In the device of the present invention, since the electrons that reach electrode 6 among those injected into the second region are lost by recombination or otherwise, and are not emitted into the exterior, it is necessary to give special consideration to the arrangement and installation of the electrodes. That is, it is important, for some purposes, to separate electrodes 6 from junction 0 by more than the diffusion length of the electrons. In conjunction with this, it is also advantageous to form a barrier to the injected electrons and to apply an inverse electric field. To do this, a slope of the impurity concentration and/or the width of the effective forbidden band can be given.
FIGS. 6A, 6B, 6C and 6D depict an embodiment of the invention wherein first an n-type Al(x)Ga(1-x)P first region 1, as shown by FIG. 6B, is formed on n-type GaP base 1', as shown by FIG. 6A. Then insulation film 30 made for example of SiO2 or Al2 O3 is formed to cover selected portions thereof, as shown by FIG. 6C. Second region 2 of p-type GaP is formed or deposited thereon and define therewith junction 0. Consequently, the area of electron injection is restricted to the portion shown by arrows 12 not covered by insulation layer 30. By making the distance between electrode 6 and junction 0 sufficiently large, the injected electrons can be emitted with good efficiency. For layer 30, it is also possible to grow crystals of high resistance, such as GaP or Al(x)Ga(1-x)P instead of the insulation material. On the opposite side of region 1' is disposed electrode 5. Second region 2 has an emission surface 3. In this FIG. 6 and the remaining FIGS. 7 and 8, the same numeral designations are used for similar elements. The same compounds or mixed crystals may be used for similar layers.
FIGS. 7A, 7B, 7C and 7D depict another embodiment, wherein an oxide film 30', such as Si02, as shown by FIG. 7B, is first formed on n-type GaP base 1', as shown by FIG. 7A, and then serves as a mask during diffusion process. That is, film 30' is removed after diffusing a p-type impurity, such as Zn, to form p-type region 31, as shown by FIG. 7B. First region 1, as shown in FIG. 7C is formed by growing an n-type Al(x)Ga(1-x)P layer on the region 1' and film 31. Second region 2 of p-type GaP, is furnished on top of this as shown in FIG. 7D to define a junction and an emissive surface 3 from which electrons 13 may be emitted. In this case, the depletion layer made on the boundaries between region 31 and first region 1 and region 1' works as an insulating layer, and together with restricting the electron injection zone not covered by insulating layer 31 effectively increases the distance between the active zone and the electrode 6.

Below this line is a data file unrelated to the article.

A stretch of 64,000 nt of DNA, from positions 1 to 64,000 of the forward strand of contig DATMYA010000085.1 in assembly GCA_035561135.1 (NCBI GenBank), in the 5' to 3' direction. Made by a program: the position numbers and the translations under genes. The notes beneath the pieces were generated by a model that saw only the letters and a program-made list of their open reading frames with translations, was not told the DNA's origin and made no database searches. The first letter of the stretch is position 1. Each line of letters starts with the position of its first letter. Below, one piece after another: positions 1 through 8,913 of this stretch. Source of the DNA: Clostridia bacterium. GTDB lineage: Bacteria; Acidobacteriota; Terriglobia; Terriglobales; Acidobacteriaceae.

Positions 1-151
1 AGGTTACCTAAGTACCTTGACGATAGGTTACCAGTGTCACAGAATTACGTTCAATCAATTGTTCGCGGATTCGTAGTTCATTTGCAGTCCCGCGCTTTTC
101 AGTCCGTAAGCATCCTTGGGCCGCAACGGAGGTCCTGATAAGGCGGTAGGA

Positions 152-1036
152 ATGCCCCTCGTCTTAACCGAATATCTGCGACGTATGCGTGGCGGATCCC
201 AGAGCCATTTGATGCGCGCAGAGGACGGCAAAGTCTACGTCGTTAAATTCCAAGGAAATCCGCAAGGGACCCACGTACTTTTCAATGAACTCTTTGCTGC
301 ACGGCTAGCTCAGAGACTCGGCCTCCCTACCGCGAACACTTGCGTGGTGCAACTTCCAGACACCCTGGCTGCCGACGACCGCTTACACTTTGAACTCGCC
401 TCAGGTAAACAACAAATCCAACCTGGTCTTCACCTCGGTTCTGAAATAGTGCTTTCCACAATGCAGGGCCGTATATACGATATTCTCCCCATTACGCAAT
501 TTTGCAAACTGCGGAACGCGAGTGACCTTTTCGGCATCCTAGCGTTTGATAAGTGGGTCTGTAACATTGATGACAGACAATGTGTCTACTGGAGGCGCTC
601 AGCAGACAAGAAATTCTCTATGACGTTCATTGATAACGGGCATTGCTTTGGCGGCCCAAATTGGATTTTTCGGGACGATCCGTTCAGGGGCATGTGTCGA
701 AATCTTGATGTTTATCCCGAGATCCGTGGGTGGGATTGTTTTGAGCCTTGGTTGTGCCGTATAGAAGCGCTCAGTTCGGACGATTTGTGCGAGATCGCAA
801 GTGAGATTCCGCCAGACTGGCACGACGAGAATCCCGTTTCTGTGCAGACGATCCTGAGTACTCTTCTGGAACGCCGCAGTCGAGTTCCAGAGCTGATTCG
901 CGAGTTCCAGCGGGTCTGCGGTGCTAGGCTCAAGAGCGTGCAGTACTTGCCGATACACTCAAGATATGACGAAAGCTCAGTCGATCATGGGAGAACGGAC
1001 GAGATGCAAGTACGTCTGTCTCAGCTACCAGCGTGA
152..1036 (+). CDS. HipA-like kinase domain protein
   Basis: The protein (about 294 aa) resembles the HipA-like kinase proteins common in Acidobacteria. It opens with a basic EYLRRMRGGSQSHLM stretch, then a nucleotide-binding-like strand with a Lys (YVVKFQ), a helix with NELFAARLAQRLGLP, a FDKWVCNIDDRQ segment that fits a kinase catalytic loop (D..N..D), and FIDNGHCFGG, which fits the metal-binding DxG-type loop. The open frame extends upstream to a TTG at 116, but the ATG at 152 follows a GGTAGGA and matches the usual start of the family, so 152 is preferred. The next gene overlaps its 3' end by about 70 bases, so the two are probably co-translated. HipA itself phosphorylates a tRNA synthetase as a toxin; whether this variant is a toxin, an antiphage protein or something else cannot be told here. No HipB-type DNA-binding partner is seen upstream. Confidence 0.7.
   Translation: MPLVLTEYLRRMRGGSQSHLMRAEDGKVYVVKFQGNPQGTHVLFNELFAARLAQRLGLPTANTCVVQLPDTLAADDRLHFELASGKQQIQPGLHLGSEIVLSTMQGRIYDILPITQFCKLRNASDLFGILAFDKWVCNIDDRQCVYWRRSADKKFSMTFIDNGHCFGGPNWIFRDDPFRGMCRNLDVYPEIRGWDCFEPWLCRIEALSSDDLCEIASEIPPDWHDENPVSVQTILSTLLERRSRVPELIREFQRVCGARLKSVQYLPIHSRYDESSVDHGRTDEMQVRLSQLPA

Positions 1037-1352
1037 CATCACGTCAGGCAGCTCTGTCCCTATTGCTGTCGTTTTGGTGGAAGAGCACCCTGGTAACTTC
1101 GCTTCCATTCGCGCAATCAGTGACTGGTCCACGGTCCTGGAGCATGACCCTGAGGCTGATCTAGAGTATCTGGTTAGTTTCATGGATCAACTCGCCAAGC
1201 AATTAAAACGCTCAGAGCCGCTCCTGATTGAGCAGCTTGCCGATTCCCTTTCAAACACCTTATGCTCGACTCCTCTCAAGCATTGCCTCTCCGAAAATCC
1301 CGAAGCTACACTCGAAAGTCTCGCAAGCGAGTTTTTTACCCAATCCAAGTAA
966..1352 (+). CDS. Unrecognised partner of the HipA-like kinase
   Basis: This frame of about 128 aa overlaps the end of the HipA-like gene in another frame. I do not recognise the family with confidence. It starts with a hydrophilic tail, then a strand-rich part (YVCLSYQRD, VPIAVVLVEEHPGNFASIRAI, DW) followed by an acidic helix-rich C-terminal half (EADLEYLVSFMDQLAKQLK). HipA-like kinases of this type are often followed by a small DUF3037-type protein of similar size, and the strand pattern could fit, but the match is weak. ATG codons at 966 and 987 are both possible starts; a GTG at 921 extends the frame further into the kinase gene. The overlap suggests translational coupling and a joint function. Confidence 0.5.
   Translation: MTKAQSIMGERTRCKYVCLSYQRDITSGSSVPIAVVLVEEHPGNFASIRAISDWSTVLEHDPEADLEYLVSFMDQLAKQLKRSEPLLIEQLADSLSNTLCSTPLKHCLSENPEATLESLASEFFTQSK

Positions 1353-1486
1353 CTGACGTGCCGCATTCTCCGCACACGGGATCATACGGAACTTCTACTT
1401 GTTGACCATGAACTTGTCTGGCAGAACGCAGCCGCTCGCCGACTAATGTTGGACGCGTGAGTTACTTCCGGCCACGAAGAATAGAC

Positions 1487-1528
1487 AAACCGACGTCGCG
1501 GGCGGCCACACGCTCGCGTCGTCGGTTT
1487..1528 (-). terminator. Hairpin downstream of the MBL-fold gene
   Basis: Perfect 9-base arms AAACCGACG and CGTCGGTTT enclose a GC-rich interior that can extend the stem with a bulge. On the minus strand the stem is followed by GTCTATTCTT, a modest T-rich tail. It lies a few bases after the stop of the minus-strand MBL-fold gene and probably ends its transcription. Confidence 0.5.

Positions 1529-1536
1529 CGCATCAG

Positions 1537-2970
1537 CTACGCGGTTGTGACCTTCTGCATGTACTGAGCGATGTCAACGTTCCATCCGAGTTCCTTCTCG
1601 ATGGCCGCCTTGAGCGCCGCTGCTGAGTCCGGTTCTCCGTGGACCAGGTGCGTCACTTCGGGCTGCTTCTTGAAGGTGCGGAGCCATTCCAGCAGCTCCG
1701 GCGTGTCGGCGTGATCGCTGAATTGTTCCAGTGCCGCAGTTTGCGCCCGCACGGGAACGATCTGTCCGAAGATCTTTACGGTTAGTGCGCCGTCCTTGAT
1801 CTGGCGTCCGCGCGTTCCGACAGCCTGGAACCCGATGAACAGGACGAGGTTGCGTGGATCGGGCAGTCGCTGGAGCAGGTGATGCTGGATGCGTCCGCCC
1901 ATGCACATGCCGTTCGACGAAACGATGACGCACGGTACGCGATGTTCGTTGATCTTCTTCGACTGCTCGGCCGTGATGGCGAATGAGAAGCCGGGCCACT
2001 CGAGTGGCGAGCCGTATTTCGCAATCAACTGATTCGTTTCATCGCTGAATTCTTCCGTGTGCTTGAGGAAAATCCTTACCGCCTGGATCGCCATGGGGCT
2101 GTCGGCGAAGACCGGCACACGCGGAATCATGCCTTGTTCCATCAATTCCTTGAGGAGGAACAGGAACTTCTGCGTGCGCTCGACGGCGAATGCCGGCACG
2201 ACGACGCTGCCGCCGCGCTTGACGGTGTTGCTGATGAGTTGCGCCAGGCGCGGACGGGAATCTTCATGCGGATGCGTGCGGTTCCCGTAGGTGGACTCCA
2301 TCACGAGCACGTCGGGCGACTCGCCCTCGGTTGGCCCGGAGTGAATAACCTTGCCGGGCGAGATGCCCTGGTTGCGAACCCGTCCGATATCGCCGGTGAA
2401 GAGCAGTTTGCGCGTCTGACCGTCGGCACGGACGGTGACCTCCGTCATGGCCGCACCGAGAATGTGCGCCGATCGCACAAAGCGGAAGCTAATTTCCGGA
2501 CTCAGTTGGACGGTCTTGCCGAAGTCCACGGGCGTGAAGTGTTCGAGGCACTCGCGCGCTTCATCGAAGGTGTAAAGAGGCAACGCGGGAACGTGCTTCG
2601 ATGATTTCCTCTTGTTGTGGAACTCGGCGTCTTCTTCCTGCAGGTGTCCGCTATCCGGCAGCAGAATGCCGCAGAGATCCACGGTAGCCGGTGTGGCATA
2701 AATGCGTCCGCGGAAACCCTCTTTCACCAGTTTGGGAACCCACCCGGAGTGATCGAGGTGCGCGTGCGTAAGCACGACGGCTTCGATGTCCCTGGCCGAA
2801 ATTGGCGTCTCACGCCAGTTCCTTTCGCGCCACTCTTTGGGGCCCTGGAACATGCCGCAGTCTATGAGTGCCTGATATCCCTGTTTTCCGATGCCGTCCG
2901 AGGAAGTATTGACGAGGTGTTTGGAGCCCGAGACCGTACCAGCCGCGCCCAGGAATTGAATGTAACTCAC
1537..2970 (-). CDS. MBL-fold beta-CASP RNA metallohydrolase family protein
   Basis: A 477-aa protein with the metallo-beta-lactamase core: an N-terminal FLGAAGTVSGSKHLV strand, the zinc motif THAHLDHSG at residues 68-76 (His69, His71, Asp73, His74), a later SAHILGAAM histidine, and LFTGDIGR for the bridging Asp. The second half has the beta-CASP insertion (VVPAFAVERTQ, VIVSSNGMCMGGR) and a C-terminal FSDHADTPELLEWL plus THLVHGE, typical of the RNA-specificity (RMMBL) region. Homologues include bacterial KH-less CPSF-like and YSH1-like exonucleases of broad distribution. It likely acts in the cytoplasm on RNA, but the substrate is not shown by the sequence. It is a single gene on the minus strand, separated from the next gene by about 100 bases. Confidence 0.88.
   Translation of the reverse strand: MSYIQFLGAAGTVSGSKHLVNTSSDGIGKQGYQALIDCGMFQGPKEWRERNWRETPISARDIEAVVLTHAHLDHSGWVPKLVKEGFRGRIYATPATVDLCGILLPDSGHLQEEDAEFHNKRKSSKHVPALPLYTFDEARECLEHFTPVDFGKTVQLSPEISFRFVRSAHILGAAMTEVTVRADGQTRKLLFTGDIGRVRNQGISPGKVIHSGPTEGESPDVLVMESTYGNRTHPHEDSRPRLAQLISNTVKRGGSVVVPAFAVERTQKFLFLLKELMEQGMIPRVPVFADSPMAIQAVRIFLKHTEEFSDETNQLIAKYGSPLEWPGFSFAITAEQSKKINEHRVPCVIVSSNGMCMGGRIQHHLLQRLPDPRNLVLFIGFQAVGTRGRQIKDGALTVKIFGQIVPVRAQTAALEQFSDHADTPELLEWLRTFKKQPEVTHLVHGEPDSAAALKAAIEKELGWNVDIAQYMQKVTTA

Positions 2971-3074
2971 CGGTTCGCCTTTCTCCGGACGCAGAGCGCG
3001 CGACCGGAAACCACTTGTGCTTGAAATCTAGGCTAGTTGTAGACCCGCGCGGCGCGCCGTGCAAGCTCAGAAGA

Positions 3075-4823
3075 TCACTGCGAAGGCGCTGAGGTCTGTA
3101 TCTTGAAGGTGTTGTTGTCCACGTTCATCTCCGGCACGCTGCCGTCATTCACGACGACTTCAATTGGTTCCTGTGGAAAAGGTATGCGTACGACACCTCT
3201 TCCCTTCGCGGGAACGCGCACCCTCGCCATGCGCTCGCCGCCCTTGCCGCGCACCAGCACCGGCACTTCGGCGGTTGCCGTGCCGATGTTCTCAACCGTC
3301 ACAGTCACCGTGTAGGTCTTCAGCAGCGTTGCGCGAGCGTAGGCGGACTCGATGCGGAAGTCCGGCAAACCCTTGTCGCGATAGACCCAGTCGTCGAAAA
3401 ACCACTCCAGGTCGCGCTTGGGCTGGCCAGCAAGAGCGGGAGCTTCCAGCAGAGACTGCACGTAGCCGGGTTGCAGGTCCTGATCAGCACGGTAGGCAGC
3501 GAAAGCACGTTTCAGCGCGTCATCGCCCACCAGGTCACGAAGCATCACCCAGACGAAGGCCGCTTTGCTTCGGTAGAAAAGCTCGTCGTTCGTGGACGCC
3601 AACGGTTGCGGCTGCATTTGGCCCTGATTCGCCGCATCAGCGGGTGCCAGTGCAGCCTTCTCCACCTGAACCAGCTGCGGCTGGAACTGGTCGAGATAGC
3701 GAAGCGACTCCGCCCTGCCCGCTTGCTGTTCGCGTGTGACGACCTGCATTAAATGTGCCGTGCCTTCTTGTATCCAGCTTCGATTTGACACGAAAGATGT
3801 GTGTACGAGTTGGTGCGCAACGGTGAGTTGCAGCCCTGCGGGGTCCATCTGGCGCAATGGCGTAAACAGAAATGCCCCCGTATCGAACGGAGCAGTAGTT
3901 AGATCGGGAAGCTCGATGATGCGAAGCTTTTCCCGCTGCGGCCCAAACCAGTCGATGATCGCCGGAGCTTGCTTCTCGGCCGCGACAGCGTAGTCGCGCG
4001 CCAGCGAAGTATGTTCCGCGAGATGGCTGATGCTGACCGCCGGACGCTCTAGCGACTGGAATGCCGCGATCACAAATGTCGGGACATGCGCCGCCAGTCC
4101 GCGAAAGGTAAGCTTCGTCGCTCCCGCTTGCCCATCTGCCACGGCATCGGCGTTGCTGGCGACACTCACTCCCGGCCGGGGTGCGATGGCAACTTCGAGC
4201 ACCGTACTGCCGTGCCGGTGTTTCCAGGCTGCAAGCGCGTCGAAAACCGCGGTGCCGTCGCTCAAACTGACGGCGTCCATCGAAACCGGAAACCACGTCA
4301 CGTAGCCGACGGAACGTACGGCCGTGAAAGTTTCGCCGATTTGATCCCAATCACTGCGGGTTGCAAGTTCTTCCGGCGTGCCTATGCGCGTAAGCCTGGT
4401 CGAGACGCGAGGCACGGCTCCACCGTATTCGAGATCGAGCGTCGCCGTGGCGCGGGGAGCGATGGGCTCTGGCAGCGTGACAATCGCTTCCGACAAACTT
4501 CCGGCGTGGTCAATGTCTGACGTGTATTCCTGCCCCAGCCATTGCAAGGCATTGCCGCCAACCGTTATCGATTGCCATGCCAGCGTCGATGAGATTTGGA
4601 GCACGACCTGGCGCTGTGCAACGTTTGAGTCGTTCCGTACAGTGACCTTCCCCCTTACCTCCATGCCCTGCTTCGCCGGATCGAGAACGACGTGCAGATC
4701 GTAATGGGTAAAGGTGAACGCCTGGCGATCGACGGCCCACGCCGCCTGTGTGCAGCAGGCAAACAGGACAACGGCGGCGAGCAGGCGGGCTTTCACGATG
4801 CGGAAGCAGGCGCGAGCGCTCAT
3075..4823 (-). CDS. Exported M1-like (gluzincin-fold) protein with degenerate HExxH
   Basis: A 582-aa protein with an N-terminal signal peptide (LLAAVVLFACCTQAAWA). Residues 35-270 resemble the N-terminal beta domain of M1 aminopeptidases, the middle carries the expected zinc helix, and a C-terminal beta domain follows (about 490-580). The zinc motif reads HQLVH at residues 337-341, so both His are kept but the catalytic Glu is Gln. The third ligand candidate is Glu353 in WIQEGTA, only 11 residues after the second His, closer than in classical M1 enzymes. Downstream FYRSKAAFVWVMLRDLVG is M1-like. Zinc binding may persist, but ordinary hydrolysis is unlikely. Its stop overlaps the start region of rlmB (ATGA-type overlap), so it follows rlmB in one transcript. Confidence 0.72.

FIGS. 8A, 8B, 8C, and 8D depict another embodiment wherein a mixed crystal base 2' of p-type Al(z)Ga(1-z)P, wherein z is a positive number less than 1, is first prepared, as shown by FIG. 8A. Then p-type GaP layers 2" are grown at suitable positions on one side of its surfaces as shown in FIG. 8B. Second region 2 is formed on the other surface by growing a p-type GaP layer. Then, as shown in FIG. 8C, an n-type Al(x)Ga(1-x)P layer is grown on region 2 to make first region 1, and then n-type GaP layer region 1' is grown. A portion of this crystal as shown by the broken lines, is removed with an etching solution, such as fluoric acid, and insulation film 30 or for example SiO2 is disposed on selected portions of layer 1' for restricting the injection region. Then electrodes 5 and 6 are furnished as shown in FIG. 8D. Also, insulation layer 30 can be replaced with high resistance GaP or other material layer as described above. Since such a cathode can restrict the electron injection range with insulation film 30 together with furnishing region 2' with a wider effective forbidden band gap than the second region 2, the electrons injected into region 2 can be effectively prevented from entering electrode 6. Moreover, since first region 1 and region 1' are formed thinly, it is possible to have little thermal resistance in the direction of electrode 5.
In order to prevent a temperature rise, it is important that the electrode ohmic contact resistance be small. In regard to the several examples described above, since regions 1' and 2' are formed of GaP, this resistance value can be made sufficiently small. However, it is also possible to furnish direct electrodes at the first region and the second region without furnishing the other regions. Also, in order to improve heat diffusion, it is possible to attach the cathode to a base of, for example, diamond or oxygen free copper of good thermal conduction, that is, a heat sink.
As explained above, the cold cathode of this invention prevents recombination of the electrons injected into the second region and is capable of performing electron emission with good efficiency. It is also capable of giving good heat conduction, while at the same time easily forming a point electron source by restricting the electron emitting region. In addition to this, in such case as when attempting to focus the electron current at one point with an electron lense, because of a narrow spread in the initial velocity of the emitted electrons of the semiconductor cold cathode, and a very good point of focus can be obtained. There are also other very superior effects and advantages, such as, that it is possible to have high density electron emission with direct current operation, without relying on pulse operation.
The foregoing description is for purposes of illustrating the principles of this invention. Numerous variations and modifications thereof would be apparent to the worker skilled in the art. All such variations and modifications are to be construed to be within the spirit and scope of this invention.
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|Citing Patent||Filing date||Publication date||Applicant||Title|
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|U.S. Classification||257/10, 257/12, 313/326|
|International Classification||H01J9/02, H01J1/308|
|Cooperative Classification||H01J1/308, H01J9/022|
|European Classification||H01J9/02B, H01J1/308|